Use language that is easy-to-understand, while still maintaining a firm and serious tone. The language of a company policy must be layperson-friendly enough that it can be readily understood by both management and staff members regardless of rank and educational background.
For instance, there is nothing wrong with stating simply that the company “will not tolerate vulgar words and gestures”, than coming up with a fancier statement that mean that same thing. What’s important is that the unacceptable behavior is defined clearly: following our guideline of being presented in a specific, measurable, and observable form, and that there is no doubt that the company has a very firm stance against said unacceptable behaviors.
Remember that company policy is basis for legal action. Company policy is like a contract that not just prescribes behavior, but also serves as reference when action is needed, so do take writing the civility policy of your company seriously. Carefully discern the appropriateness of every word, and justness of every regulation and corresponding effect, as well as the feasibility of the consequence that you outline on the text.
For example, ask: does your list of “unacceptable behavior” discriminate against particular people? For example, some conservative Muslim sectors do not allow men and women to shake hands — it’s not a matter of civility it’s a matter of religious belief. Is mandatory counseling a legal course of action for individuals who practice uncivil behavior? More importantly, can your company consistently implement the consequences you promised? If your company policy promised to protect an individual against unwanted sexual advances by immediate arbitration, failing to provide arbitration when it’s called for can be a cause for legal action against a company.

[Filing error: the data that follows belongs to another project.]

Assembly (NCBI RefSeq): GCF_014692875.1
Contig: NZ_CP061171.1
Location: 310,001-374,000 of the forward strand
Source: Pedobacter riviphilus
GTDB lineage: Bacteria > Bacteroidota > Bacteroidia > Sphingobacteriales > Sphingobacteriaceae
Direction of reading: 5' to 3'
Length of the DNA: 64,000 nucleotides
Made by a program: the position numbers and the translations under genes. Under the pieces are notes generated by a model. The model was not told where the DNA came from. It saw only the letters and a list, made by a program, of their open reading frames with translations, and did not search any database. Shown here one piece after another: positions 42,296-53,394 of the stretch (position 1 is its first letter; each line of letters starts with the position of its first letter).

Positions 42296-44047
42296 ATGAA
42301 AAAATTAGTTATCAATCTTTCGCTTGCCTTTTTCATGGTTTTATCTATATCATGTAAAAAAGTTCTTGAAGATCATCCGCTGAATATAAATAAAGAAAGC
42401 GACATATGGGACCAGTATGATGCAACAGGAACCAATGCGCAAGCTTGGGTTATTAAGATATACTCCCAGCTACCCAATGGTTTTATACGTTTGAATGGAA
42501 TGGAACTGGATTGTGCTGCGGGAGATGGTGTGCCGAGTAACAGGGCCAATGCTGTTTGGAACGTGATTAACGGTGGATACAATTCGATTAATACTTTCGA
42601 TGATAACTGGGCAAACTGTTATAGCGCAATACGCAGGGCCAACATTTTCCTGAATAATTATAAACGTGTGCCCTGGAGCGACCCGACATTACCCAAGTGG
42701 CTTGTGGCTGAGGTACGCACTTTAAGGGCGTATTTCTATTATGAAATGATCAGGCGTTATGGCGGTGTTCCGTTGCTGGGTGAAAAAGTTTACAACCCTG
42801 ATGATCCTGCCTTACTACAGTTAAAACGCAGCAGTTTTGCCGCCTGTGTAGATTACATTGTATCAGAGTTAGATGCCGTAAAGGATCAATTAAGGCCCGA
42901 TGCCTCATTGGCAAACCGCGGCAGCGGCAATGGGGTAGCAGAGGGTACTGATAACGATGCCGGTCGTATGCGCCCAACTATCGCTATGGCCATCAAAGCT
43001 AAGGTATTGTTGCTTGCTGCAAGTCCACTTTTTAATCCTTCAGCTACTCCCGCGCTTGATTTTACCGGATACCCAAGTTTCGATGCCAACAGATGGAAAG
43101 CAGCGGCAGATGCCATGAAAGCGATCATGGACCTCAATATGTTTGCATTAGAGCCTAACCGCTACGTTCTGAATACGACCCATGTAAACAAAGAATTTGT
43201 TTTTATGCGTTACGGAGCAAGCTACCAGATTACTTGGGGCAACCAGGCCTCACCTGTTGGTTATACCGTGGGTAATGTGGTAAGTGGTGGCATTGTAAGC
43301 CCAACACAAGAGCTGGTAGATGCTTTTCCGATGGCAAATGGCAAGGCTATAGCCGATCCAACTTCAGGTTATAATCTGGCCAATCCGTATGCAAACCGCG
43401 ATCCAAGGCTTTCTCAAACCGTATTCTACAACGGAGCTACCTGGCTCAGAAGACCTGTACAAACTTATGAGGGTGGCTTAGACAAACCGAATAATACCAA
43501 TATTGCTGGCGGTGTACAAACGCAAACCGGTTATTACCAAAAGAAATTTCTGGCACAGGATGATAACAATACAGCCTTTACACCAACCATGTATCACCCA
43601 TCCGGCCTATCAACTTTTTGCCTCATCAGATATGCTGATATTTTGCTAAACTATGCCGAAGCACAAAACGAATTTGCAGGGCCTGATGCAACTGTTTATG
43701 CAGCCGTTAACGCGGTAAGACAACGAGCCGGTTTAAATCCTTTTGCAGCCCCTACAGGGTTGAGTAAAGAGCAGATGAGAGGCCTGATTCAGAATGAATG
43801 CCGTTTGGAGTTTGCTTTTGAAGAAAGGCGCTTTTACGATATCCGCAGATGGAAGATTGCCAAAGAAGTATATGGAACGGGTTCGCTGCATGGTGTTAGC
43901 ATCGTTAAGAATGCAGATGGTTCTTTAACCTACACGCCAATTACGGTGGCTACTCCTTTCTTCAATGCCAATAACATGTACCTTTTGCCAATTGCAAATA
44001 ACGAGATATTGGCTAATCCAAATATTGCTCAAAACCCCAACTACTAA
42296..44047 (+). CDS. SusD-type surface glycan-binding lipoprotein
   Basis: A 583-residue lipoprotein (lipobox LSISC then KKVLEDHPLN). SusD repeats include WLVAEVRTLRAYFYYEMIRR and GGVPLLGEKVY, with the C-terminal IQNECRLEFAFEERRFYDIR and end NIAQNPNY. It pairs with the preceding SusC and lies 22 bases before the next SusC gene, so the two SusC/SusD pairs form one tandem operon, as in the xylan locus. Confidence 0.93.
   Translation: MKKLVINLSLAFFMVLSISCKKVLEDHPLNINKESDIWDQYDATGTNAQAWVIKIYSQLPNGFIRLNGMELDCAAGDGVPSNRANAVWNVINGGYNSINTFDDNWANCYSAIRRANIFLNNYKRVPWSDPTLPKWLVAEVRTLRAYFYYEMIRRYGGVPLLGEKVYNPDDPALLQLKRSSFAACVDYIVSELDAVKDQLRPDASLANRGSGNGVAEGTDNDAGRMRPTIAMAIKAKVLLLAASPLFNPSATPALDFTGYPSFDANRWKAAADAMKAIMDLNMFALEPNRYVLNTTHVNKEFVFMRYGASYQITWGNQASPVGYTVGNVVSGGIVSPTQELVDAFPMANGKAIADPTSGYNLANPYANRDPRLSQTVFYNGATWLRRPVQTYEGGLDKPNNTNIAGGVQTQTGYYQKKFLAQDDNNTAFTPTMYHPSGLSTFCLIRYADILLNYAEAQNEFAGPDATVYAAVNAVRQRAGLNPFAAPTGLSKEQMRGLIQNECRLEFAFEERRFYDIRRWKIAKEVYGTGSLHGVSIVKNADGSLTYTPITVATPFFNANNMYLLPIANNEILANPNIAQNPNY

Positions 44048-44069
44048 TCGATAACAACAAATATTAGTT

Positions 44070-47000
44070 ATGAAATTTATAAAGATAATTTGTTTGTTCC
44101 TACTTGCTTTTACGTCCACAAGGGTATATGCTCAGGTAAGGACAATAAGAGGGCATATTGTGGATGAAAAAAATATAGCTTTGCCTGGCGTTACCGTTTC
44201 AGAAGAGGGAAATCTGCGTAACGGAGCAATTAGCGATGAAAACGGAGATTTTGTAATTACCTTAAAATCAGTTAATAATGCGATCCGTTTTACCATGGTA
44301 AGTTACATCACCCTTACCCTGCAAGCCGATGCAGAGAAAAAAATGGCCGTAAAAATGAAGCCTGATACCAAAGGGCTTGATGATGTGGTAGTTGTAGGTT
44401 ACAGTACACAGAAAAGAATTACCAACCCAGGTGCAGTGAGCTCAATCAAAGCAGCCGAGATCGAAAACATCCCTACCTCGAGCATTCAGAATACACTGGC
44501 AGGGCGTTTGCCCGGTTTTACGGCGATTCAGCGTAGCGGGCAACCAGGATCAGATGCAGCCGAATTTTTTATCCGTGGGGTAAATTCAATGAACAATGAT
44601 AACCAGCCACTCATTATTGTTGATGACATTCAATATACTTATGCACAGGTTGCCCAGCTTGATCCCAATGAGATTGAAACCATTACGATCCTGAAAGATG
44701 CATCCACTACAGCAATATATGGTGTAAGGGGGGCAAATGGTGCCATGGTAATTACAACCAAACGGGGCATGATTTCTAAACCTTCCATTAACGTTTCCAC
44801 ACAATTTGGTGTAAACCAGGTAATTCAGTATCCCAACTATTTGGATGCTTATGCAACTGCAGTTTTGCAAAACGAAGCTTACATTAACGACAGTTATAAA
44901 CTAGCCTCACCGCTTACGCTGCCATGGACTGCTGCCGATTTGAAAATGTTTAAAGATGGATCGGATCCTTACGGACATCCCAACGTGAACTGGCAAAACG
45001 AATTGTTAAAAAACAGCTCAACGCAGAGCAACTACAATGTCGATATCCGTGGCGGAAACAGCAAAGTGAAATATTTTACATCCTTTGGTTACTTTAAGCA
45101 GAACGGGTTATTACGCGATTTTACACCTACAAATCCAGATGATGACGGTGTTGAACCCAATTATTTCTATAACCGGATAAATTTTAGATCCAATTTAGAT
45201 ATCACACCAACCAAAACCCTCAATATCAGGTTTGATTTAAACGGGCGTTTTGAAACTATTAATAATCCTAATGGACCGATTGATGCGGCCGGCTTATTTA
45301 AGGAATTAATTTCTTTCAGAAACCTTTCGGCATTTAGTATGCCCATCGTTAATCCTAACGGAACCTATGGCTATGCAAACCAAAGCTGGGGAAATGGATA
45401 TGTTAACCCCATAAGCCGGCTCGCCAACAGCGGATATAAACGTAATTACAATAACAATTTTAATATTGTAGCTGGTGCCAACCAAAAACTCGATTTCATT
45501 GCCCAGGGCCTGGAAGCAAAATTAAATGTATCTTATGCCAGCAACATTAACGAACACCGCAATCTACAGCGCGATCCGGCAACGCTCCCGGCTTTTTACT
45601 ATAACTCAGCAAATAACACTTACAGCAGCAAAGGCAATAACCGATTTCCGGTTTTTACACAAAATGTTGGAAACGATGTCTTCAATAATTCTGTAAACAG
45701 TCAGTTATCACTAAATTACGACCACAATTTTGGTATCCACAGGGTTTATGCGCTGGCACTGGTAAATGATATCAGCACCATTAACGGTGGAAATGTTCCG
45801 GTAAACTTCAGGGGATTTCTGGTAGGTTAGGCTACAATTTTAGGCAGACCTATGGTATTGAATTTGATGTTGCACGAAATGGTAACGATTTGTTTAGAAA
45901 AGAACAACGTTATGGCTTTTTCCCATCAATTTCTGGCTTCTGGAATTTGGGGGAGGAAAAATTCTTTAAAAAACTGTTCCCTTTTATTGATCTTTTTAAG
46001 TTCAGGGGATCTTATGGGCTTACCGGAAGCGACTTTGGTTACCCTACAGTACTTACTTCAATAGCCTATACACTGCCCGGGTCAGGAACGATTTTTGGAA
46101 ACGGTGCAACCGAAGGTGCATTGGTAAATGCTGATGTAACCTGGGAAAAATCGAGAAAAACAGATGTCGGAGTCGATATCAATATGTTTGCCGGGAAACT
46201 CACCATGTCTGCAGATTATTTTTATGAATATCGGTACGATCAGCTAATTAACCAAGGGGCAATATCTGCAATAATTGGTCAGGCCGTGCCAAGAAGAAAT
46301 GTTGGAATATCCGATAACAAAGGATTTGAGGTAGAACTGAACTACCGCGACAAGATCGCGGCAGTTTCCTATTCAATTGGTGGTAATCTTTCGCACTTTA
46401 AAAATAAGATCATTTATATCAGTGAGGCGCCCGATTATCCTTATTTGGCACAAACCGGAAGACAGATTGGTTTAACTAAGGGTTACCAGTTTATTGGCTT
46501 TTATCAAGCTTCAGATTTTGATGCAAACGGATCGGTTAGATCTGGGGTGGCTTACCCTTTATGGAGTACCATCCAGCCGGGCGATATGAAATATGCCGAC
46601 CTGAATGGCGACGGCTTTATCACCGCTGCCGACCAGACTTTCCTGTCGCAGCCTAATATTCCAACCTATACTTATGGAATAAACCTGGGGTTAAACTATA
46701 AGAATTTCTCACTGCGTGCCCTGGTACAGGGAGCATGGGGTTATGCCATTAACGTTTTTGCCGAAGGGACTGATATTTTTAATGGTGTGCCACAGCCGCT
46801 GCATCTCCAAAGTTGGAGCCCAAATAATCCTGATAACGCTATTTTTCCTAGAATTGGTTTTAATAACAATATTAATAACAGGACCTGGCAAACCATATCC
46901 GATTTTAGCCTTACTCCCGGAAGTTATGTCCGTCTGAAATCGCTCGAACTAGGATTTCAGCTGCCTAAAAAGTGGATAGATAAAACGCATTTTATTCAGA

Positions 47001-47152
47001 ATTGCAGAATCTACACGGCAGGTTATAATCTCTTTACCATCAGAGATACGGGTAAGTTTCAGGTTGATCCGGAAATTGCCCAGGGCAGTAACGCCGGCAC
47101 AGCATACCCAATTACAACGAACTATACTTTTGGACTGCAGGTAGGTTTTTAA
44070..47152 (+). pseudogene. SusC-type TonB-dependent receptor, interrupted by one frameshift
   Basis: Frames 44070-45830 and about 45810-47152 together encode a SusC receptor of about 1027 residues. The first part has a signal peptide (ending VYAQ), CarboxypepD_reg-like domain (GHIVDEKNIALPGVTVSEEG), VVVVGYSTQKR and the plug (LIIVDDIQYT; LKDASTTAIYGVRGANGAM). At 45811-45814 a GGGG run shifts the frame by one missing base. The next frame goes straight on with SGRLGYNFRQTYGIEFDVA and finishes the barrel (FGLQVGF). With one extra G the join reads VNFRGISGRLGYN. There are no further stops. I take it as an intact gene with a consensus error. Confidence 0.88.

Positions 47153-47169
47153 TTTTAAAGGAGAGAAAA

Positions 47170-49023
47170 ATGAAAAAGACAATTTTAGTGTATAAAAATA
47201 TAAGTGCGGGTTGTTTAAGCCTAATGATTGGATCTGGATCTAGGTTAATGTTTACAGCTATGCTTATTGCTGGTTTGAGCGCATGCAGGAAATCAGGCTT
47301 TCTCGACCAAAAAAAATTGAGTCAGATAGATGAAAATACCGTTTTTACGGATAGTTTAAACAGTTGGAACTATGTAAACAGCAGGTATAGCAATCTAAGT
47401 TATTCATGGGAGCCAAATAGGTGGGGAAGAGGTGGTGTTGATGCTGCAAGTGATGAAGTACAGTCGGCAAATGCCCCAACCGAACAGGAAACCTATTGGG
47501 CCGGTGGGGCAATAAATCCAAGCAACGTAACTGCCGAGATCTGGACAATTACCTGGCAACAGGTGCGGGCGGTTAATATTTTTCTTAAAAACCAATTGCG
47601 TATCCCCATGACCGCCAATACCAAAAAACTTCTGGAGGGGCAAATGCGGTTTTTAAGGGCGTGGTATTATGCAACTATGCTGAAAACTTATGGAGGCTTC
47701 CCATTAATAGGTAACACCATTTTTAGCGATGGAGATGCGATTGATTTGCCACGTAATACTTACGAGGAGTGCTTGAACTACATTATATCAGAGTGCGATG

For best results, always have your draft reviewed by lawyers and organizational development consultants. Make sure as well that it is approved by management and employee alike before being marked as official.
More About Civility in The Workplace
Introduction to Workplace Civility
Effective Work Etiquette
Costs and Rewards of Workplace Civility
Conflict Resolution at The Workplace
Getting to the Cause of Incivility
Negotiation and Workplace Incivility
Implementing the Workplace Civility Policy